Tuesday, December 29, 2009

29 December -- St Thomas Becket, Archbishop of Canterbury and Martyr

Five years ago I posted this on the feast of St Thomas of Canterbury. He is still the patron of parochial clergy, although St Jean Vianney seems to have taken much of the limelight lately. Also a fine patron for those who need to distinguish which are the things of Cæsar and which are the things of God.

Deus pro cuius Ecclesia gloriosus Pontifex Thomas gladiis impiorum occubuit: præsta, quæsumus; ut omnes, qui eius implorant auxilium, petitionis suæ salutarem consequantur effectum. Per Dominum nostrum Iesum Christum. Amen.

O God, for the sake of whose Church the glorious Bishop Thomas fell by the sword of ungodly men: grant, we beseech Thee, that all who implore his aid, may obtain the good fruit of their petition. Through our Lord Jesus Christ. Amen.

Thursday, December 24, 2009

Christmas Day

Not All of Official Ireland has Given Up on Independence

A nice little Christmas present from the Irish Supreme Court: the Irish Constitution trumps the European Convention on Human Rights. You can read about it here. (Although I don't necessarily recommend it. The fact situation is. . .not the most salubrious. Wait 'til after Christmas.)

Christmas Eve in the Rome of Old

From the Blessed Cardinal Schuster's Liber Sacramentorum:

According to the ancient Ordines Romani, two vigiliary offices were sung to-day by the papal choir, as was usual on the most solemn feasts of the yearly cycle. In the first, three psalms were recited with five lessons and as many responsories. In the fourth of these the Jews were reproved because they would not acknowledge the Messiah, now about to be born, and in the corresponding responsory were sung the famous Sibylline verses, Judicii signum, tellus sudore madescit, so that even the pagan muse might rebuke that obstinate people for their unfaithfulness to God. After None, the Pope, surrounded by the high officials of his Court, celebrated the stational Mass at St Mary Major, followed by the Supper provided by the Bishop of Albano, to which the Pontiff him­self sat down, together with the accompanying prelates. After this Vespers were sung, but as the vigils were to begin again at midnight, the Pope, instead of returning to the Lateran, arranged to spend the first part of the evening in the Liberian Palace, not, however, before he had with his own hands administered a cup of wine to each of the clergy, including the youthful singers of the Lateran schola.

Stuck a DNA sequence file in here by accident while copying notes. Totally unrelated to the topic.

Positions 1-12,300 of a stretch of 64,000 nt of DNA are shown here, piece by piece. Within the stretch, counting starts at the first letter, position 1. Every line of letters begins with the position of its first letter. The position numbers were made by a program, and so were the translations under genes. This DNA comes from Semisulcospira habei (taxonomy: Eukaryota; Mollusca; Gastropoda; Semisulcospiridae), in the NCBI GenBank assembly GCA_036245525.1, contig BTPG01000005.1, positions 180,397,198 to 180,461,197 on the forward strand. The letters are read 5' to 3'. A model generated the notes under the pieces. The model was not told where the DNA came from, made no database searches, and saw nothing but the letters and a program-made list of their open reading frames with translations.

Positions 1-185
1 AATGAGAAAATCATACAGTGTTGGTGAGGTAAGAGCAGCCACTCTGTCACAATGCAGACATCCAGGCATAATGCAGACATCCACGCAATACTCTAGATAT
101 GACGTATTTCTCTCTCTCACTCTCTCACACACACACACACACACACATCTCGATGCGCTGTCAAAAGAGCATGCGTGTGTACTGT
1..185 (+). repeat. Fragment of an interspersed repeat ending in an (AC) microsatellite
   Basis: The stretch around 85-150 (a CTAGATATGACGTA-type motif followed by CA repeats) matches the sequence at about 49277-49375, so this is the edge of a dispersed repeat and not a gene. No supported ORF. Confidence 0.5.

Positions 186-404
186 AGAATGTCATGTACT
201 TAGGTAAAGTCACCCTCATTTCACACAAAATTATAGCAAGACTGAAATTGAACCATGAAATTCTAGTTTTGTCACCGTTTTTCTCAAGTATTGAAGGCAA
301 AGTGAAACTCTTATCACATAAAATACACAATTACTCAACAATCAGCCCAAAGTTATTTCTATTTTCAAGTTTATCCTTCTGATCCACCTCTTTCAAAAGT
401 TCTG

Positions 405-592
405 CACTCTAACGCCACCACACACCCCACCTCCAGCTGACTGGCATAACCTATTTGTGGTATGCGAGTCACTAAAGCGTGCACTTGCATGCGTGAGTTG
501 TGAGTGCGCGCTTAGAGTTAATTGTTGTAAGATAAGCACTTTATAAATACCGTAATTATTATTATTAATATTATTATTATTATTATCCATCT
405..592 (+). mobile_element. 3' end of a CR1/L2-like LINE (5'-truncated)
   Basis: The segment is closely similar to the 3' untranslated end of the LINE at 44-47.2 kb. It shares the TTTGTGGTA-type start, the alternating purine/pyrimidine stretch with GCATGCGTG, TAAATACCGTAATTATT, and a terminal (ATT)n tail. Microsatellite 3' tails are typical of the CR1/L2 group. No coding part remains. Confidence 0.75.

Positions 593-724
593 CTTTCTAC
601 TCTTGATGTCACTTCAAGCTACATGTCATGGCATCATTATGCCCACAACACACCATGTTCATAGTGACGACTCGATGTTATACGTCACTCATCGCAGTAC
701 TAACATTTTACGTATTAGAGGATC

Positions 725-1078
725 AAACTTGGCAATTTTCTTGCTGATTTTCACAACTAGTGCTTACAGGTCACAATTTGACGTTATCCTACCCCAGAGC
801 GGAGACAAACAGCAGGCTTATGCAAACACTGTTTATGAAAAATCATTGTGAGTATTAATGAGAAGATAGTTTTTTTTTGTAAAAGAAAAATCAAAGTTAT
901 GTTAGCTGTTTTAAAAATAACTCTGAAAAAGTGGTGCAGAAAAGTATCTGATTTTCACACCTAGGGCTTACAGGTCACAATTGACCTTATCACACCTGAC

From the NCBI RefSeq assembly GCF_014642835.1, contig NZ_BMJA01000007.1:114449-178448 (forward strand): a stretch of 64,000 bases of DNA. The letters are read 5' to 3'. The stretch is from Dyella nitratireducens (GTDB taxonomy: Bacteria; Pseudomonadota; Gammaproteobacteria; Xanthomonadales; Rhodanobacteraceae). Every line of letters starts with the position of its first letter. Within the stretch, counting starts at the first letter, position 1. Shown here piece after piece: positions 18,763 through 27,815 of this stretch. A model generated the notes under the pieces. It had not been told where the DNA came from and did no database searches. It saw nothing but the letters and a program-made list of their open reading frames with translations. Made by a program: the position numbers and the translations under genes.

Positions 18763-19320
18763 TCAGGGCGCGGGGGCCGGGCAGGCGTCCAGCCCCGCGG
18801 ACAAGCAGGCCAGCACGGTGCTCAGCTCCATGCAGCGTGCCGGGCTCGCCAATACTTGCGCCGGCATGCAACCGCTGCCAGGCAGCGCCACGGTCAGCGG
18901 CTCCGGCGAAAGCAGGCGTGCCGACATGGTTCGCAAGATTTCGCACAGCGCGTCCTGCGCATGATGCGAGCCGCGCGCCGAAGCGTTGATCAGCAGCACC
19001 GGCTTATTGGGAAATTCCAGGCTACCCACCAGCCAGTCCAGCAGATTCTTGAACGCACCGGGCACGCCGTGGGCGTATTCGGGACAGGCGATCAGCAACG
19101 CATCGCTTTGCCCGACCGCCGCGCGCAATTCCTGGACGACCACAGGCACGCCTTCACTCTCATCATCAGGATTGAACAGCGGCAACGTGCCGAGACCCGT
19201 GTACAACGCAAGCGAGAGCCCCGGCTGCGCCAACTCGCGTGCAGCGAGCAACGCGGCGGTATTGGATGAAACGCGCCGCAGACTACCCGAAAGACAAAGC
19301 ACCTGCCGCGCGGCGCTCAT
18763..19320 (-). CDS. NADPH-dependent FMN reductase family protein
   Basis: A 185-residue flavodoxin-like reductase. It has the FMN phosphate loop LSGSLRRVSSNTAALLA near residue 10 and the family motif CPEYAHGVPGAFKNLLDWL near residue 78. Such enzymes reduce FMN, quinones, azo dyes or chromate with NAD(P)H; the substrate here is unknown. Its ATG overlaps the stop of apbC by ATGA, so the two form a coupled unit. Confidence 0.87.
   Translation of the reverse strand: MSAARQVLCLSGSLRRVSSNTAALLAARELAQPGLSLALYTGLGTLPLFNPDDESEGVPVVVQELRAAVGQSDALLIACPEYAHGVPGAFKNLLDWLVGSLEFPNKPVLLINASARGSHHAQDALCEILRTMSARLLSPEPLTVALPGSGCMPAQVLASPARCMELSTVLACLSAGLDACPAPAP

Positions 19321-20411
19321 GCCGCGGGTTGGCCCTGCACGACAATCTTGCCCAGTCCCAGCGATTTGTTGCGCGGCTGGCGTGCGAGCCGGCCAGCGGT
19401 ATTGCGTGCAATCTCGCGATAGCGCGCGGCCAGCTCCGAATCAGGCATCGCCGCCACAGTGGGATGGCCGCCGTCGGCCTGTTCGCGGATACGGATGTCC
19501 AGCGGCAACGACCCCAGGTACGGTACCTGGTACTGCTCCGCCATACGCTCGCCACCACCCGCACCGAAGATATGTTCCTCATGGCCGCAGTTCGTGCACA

In quite recent times Pius IX used to go to St Mary Major on the evening of the Christmas vigil, and there begin the first Mass early, so as to be in time to return to the Quirinal before the hour should have struck at which the ecclesiastical fast commenced preparatory to the following day's Com­munion. Unlike the other vigils, in which the penitential character and a sense of sadness predominate, that of Christmas, like the rest of Advent, is full of vivacity and holy joy. This is fully in accordance with the nature of the heart of man. After so long a period of anxious and painful expectation the sudden news of our approaching deliverance lightens the heart, while a common joy unites us and makes us forget for a moment the hard conditions of our life here below. We feel that we are all brothers, the sons of one Father; we are born again with the Christ-Child to the beauteous simplicity of a holy and spiritual infancy, and are brought back again by love to the perfect happiness of un­fallen man in paradise.

Christmas Eve at The Inn

The Christmas preparations are finished at last and I've even some time left for attending to The Inn. The tree has never looked so good, if I do say so myself. But the manger scene is lacking. There should be a little light on the inside that illuminates it but the mechanism is kaput. Where does one get a strand of electrical wire with a plug at one end and a socket for one (1) Christmas tree light at the other? I think I could fit a little flash light up there but that would run through a battery an hour. Suggestions welcome.

We'll have Christmas Eve dinner at the house of some friends. The small pipes are humming away this year and there are a few carols sounding appropriately jolly with the bass and baritone drones going with the A chanter. The D chanter isn't quite ready for prime time. Still not used to holes so close together. But I should be able to play for my supper with the A chanter.

High Mass tomorrow at St Therese should put the cherry on the cake. It's so wonderful to be able to celebrate Christmas not only properly in the Roman Rite, but in such a glorious way as it's done at St Therese. Especially after 30 years in the novus ordo desert.

Hodie scietis, quia veniet Dominus et salvabit nos! Et mane videbitis gloriam eius!

Or ever the sun be risen, ye shall see the King of kings proceeding from the Father as a bridegroom out of his chamber. Alleluia.

Saturday, December 19, 2009

From the Mail

After an unconscionably long time, the latest number of Gilbert arrived the other day. The eponymous Gilbert is, of course, G.K. Chesterton, with whom we have been spending the evening.

A man can impose education without having it himself. But a man cannot hand on tradition without having it himself.